Although you may not immediately identify the Studio Buds as workout earbuds, the frequency response and IPX4 rating bode well for exercise. You get a signature Beats sound profile with loud bass kicks and under-emphasized mids. We only wish Beats provided a way to customize the sound.
Microphone quality is generally okay. You’ll sound clear when speaking from a quiet environment, and this is typical. The minute you step outside, it will become difficult to hear your voice through the background noise.
Again, the Beats Studio Buds are the best for listeners who flop back and forth between mobile operating systems. The Studio Buds come with a USB-C charging cable, and you can find the earbuds no matter which device you use. If you want a compact set of earbuds that often goes on sale, pocket the Studio Buds.
What makes them stand out
- Comfortable fit: The Beats Studio Buds are just 5g and stay comfortable during long listening sessions.
- Fun colors: These buds look good and come in multiple colors to match your style.
- Good price: For around $100, the Studio Buds are a good value and offer ANC, app support, and a compact build.
What to look for in the best earbuds
There are seemingly endless options when it comes to wireless earbuds. Some earbuds block out all background noise, thanks to their great noise-cancelling, while others work best with certain phones. Below is our list of questions to ask yourself before buying your next pair of earphones.
Why are you buying earbuds in the first place?
Figuring out your use case can help you figure out what features are relevant to you. While many wireless earbuds come with a host of advanced tech, not everyone wants this or cares to pay for it.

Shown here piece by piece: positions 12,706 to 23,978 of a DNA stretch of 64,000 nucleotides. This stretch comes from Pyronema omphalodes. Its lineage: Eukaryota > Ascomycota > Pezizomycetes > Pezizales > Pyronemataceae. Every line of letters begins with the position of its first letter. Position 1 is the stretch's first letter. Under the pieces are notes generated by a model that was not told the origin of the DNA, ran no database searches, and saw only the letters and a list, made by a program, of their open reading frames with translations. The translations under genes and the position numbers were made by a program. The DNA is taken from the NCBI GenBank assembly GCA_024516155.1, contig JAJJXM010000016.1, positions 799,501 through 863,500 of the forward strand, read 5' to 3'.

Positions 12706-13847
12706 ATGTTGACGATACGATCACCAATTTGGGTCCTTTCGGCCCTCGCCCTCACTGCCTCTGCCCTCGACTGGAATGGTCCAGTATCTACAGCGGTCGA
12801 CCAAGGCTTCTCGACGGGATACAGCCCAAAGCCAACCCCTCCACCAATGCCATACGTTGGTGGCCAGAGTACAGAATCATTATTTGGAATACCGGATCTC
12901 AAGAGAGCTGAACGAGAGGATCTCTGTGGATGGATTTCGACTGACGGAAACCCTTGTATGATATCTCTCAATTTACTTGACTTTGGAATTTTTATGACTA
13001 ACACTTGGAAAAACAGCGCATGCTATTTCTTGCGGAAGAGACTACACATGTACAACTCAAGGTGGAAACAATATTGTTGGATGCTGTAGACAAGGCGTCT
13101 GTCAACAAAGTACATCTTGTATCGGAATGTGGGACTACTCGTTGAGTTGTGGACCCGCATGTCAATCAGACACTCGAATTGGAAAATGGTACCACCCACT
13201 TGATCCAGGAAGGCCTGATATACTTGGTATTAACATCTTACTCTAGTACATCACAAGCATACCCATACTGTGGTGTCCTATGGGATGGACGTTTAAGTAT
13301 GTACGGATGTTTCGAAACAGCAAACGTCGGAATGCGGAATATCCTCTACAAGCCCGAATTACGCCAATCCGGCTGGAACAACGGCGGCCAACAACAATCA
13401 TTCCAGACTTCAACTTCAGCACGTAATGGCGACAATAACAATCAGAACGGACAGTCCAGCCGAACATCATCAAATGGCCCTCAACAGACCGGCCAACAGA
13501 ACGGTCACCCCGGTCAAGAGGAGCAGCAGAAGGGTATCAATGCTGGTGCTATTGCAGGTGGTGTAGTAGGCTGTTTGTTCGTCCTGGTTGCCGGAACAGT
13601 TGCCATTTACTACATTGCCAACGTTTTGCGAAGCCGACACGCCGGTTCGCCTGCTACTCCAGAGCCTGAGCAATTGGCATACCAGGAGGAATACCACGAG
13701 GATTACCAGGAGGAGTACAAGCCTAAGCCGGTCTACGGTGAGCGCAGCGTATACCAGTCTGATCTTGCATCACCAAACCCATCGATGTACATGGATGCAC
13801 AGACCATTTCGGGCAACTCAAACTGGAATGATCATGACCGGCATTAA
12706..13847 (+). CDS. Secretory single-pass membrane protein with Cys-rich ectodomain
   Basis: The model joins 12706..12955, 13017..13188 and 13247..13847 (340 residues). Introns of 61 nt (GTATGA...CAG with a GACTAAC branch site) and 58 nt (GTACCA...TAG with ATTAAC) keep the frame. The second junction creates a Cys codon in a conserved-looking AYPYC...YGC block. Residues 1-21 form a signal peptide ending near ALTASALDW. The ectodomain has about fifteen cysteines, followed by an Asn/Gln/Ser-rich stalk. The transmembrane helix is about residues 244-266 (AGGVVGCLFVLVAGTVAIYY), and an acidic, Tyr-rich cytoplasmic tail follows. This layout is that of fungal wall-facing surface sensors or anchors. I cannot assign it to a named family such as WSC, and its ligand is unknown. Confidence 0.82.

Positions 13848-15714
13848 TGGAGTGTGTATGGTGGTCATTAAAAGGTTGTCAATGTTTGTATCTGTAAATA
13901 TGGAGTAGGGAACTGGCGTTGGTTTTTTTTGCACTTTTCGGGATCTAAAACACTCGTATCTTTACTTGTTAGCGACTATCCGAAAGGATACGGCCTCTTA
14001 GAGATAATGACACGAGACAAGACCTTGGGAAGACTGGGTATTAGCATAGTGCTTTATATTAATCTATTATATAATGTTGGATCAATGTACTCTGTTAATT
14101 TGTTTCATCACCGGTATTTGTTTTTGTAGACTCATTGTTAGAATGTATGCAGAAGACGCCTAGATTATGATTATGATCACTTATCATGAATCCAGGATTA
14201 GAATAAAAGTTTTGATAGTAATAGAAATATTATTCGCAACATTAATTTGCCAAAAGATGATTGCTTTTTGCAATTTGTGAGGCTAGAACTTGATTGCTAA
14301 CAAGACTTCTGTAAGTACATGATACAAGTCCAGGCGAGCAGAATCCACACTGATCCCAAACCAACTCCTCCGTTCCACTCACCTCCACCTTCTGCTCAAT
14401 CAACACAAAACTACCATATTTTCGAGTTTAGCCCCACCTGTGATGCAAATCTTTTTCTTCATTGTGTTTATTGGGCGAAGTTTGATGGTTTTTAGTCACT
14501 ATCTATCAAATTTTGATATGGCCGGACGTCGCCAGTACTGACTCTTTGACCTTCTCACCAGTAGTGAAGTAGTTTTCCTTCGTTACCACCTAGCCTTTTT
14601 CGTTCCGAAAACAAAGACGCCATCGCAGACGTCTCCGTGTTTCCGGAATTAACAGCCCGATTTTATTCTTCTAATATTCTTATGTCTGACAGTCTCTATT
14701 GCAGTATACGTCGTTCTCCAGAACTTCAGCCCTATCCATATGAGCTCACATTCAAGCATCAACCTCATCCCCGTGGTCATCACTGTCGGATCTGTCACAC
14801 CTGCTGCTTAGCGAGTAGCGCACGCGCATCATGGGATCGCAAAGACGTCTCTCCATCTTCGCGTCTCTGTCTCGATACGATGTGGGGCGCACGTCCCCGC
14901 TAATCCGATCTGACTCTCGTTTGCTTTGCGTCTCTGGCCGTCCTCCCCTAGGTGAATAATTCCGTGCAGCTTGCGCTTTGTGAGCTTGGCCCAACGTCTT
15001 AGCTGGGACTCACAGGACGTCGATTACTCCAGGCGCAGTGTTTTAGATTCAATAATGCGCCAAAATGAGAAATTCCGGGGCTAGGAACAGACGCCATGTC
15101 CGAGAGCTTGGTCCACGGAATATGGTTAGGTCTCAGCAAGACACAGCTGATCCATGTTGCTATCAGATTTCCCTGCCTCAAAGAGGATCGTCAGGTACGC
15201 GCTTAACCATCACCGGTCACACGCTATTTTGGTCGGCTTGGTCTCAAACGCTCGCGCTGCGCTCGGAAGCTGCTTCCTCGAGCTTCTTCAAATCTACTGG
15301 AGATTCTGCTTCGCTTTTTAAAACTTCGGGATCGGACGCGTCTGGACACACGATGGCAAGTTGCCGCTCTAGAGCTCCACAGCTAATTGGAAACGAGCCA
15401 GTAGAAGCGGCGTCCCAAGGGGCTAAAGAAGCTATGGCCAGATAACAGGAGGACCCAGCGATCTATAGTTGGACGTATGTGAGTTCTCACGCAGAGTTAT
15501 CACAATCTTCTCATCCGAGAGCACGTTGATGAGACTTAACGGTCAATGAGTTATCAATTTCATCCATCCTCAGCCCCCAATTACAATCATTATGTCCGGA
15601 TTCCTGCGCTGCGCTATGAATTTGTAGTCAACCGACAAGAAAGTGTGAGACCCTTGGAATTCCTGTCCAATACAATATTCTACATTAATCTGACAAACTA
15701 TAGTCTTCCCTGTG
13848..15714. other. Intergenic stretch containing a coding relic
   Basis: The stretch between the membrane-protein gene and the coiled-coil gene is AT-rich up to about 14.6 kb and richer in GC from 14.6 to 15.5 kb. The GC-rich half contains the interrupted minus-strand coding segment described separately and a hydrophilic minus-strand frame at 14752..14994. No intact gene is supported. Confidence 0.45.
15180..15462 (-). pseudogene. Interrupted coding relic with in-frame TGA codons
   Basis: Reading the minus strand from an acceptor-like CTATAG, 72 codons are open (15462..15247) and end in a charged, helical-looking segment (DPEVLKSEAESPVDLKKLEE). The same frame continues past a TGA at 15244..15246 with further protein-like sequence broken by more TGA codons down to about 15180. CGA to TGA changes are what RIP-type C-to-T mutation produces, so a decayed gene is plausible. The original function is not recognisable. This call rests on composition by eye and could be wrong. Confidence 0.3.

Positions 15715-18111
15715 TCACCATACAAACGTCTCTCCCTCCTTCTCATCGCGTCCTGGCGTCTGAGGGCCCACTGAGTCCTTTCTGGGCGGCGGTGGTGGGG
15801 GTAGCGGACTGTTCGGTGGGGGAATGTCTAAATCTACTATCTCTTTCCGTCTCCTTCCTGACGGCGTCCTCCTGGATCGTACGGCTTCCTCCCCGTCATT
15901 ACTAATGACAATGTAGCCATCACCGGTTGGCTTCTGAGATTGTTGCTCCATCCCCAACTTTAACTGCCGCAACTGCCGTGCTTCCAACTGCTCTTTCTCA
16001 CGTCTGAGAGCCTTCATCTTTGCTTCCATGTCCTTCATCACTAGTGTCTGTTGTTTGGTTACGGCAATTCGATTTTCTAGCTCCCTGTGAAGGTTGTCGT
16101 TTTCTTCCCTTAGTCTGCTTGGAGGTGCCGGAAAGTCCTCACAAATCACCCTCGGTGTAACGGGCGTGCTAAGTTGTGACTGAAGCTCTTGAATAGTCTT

Gymgoers will want to grab a pair of workout earbuds and prioritize durability. This means looking out for a robust IP rating. IP ratings denote how resistant a product is to dust or water. Something with an IPX4 rating can withstand water sprays from any direction. Athletes who chalk up their hands or run on the beach may want to consider something with dust resistance, too. The OnePlus Buds Pro 2 earbuds are IP55-rated and have an IPX4 case. Alternatively, the more affordable Jabra Elite 4 Active ($79.99 at Amazon) have an IP57 rating.
Don't pay for features you won't use.
Commuters will want active noise-cancelling to ward off rumbling engines and other distractions. Most of our picks for the best earbuds have noise-cancelling; that’s just the direction portable audio has gone. While good noise-cancelling doesn’t come cheap, there are some diamonds in the rough. We recommend the Anker Soundcore Space A40 ($99.99 at Amazon) as a good pair of cheap noise-cancelling earbuds. Alternatively, the Sony LinkBuds S often go on sale and currently cost $148 at Amazon.
If all you want are affordable, reliable earbuds, you have plenty of options. Key among them are the JLab Go Air Pop ($17 at Amazon) and the Sony WF-C500 ($58 at Amazon).
Whatever you do daily, it’s worth finding earbuds that are built to handle your lifestyle.
Should you buy Samsung Galaxy Buds if you own a Samsung phone, AirPods if you own an iPhone, and so on?